Studies have shown that temporal fluctuations in the wave aberrations of the eye range from 1 to 12 Hz, with most of the energy confined below 1 Hz [26,27]. Contributing to this are the microfluctuations in accommodation that can typically vary the defocus coefficient by ~0.1 μm . Ocular temporal fluctuations are well within the bandwidth of essentially all wavefront correctors, with the exception of those based on liquid crystals. As such, a static treatment of the aberrations, as was chosen for our analysis, is sufficient for capturing the performance of most wavefront correctors. A particular advantage of segmented correctors, however, is given zero or negligible hysteresis and interactuator coupling; they allow open loop operation, i.e., no feedback control.
Table 1 summarizes the results for the three wavefront corrector types analyzed for actuator stroke and number for a 7.5 mm pupil. Also listed are corrector specifications for temporal bandwidth, reflectivity, and corrector size, which are also important for retinal imaging and vision application. High mirror reflectivity (>90%) assures high throughput efficiency of the corrector, particularly critical for retinal imaging applications in which a hard upper limit exists for the amount of light that can be safely directed into the human eye. A corrector size comparable with a dilated pupil (~7–8 mm) permits the use of short focal length lenses and mirrors, and facilitates compact system designs. The required corrector stroke was observed to vary with the population as well as the second-order aberration condition, with values ranging from 10 to 53 μm (Rochester data) and 7 to 11 μm (Indiana data). The required number of mirror actuators also varied depending on the population, the second-order aberration condition, and mirror type.
The extent to which AO can effectively improve resolution and contrast fundamentally depends on its ability to accurately measure, track, and correct ocular aberrations. As surveyed, numerous types of wavefront correctors have been applied to the eye, yet none have reported diffraction-limited imaging for large pupils (≥6 mm). This raises a fundamental concern as to the required characteristics of a correcting device to achieve diffraction-limited imaging and to optimally match corrector performance and cost to that required of a particular imaging task in the eye.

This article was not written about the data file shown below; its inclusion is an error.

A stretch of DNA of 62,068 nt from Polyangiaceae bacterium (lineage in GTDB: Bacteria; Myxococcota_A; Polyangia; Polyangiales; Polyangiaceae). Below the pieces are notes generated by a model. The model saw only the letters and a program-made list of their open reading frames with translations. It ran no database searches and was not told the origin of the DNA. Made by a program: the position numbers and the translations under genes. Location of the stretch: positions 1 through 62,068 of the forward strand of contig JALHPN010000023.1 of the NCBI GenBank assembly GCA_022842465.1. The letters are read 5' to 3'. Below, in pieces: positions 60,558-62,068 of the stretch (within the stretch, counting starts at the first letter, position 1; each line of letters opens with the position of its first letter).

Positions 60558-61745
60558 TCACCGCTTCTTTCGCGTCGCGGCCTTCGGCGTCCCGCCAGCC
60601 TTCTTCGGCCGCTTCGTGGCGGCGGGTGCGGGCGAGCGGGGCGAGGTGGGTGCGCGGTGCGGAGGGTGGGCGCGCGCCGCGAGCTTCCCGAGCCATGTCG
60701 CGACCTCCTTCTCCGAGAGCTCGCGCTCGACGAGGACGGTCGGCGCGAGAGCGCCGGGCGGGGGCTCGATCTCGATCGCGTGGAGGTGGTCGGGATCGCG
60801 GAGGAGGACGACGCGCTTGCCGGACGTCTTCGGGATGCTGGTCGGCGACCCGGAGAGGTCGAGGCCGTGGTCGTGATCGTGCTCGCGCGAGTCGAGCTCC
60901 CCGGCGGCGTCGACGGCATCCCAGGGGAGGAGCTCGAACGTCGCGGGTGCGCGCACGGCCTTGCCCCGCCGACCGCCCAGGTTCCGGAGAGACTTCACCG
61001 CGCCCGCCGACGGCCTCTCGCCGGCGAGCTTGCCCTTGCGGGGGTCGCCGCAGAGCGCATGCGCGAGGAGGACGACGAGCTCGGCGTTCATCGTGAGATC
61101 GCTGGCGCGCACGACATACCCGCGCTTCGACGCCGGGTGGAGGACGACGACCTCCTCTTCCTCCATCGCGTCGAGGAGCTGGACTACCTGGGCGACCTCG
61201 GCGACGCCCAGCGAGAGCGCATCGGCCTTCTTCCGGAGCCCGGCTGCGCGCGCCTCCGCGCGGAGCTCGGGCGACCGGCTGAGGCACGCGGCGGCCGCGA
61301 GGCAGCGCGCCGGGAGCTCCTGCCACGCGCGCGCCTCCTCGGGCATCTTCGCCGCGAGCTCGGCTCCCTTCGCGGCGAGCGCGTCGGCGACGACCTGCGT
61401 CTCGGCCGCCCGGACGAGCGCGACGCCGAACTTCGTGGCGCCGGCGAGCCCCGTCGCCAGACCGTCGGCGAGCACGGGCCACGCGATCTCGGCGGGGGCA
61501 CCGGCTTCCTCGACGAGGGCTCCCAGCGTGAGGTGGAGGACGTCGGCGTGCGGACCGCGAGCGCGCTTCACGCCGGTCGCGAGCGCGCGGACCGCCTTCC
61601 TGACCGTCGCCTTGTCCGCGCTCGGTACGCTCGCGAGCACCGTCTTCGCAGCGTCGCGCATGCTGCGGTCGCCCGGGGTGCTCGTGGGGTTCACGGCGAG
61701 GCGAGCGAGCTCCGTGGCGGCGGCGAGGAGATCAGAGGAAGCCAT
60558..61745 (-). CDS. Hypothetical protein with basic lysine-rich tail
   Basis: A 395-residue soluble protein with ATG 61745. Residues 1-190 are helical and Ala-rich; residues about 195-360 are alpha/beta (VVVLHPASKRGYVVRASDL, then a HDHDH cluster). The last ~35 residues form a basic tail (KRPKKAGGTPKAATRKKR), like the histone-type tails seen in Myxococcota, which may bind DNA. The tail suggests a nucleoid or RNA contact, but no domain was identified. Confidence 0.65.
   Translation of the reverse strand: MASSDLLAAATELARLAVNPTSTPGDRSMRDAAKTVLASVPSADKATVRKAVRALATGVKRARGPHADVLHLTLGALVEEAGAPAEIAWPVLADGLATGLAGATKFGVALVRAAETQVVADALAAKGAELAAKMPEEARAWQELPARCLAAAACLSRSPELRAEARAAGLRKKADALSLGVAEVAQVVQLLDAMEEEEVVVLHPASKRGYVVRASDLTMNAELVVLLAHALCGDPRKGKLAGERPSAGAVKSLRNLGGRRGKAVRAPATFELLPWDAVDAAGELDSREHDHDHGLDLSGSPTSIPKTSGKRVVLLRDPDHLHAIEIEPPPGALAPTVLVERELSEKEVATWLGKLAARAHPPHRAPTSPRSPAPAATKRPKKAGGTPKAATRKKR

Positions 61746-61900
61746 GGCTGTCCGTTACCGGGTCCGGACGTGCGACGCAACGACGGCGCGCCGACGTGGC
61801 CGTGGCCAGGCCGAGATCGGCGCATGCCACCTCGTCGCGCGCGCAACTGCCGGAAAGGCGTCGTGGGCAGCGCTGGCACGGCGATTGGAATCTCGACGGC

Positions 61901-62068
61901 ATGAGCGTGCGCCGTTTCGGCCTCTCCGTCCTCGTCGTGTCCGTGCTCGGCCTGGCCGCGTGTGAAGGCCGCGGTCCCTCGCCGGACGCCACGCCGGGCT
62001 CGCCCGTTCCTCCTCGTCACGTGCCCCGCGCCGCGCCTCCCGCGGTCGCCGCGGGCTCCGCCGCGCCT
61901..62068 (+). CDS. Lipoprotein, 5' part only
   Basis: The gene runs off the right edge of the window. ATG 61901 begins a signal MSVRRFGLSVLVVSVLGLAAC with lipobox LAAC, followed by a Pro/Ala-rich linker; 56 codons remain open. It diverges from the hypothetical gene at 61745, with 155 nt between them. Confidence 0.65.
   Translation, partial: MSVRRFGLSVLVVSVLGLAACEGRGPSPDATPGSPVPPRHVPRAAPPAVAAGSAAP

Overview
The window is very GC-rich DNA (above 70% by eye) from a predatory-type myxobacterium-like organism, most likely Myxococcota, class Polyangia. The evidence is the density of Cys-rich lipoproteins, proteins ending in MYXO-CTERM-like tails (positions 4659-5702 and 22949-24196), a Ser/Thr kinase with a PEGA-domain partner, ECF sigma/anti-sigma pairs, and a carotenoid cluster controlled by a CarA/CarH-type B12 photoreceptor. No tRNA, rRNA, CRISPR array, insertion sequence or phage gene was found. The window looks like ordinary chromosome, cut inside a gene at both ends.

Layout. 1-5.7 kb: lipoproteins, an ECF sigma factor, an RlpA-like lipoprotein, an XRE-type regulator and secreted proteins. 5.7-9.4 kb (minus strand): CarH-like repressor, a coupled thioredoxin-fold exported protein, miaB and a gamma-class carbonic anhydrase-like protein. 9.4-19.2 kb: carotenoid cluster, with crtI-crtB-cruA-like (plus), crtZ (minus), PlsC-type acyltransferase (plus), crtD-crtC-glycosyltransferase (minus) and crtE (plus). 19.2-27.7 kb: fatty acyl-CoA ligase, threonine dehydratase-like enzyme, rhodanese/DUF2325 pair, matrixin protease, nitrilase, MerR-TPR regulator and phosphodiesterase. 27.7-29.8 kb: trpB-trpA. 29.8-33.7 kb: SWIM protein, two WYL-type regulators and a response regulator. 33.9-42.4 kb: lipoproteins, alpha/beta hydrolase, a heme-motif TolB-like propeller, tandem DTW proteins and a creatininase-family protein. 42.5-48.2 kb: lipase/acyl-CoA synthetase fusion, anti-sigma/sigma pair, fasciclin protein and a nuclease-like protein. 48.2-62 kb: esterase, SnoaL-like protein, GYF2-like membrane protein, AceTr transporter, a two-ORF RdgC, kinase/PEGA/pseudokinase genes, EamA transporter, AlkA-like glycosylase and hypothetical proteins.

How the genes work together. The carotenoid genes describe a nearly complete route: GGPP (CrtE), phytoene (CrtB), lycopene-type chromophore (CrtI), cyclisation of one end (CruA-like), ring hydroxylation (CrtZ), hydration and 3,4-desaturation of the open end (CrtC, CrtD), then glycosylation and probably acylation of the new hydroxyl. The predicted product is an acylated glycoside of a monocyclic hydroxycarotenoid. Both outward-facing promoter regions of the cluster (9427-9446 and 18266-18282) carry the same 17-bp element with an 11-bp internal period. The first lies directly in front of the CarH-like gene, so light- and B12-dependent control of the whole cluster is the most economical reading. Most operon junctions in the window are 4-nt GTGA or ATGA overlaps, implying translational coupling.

Our analysis represents a first attempt at exploring the most critical parameters for three general types of correctors. A more detailed assessment that accounts for variations in the actuator influence functions, the magnitude of the actuator coupling coefficient, and the interdependency and distribution of the actuators will lead to improved quantitative predictions of corrector performance, especially when implemented in the context of finite-element analysis.
In conclusion, correction of the wave aberration of the eye remains challenging, especially for diffraction-limited imaging through large pupils. Understanding the performance parameters that enable such imaging in the population at large will guide new, compact correctors and lead to more effective research and commercial instruments for retinal imaging and vision testing.
The authors thank Ian Cox of Bausch & Lomb and Larry Thibos at Indiana University for providing the subject data for the two populations. Nathan Doble gratefully acknowledges Stacey Choi for helpful discussions and input. Donald Miller thanks Huawei Zhao for early help on the wavefront corrector models. This work has been supported in part by the National Science Foundation Science and Technology Center for Adaptive Optics (CfAO), managed by the University of California at Santa Cruz under cooperative agreement. AST-9876783. Financial support was also provided by the National Eye Institute Grant 5R01 EY014743 to Donald T. Miller. Geunyoung Yoon acknowledges financial support from National Eye Institute grant EY014999 and Research for Preventing Blindness.